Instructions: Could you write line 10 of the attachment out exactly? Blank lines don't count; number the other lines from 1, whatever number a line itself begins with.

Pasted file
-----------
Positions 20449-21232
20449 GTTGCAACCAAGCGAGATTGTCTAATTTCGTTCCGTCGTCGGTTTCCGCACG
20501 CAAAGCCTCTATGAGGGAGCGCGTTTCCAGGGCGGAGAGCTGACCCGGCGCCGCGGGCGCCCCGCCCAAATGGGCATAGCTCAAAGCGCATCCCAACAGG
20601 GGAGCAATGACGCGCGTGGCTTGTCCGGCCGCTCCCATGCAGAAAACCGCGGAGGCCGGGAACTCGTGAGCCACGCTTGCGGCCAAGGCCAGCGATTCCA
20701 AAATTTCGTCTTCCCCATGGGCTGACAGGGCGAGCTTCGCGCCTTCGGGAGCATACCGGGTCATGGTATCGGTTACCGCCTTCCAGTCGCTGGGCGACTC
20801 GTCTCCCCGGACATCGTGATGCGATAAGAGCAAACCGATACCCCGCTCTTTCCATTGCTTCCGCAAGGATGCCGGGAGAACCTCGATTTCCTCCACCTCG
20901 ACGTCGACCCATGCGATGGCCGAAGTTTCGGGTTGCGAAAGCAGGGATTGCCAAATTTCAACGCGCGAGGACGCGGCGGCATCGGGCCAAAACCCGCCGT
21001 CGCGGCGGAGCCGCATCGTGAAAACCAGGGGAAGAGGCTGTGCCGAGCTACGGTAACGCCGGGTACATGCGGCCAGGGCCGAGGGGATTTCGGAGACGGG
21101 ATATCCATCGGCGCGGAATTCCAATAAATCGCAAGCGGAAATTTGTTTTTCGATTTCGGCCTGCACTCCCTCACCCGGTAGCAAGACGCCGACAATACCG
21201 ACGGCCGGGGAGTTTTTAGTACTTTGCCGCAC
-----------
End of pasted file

21201 ACGGCCGGGGAGTTTTTAGTACTTTGCCGCAC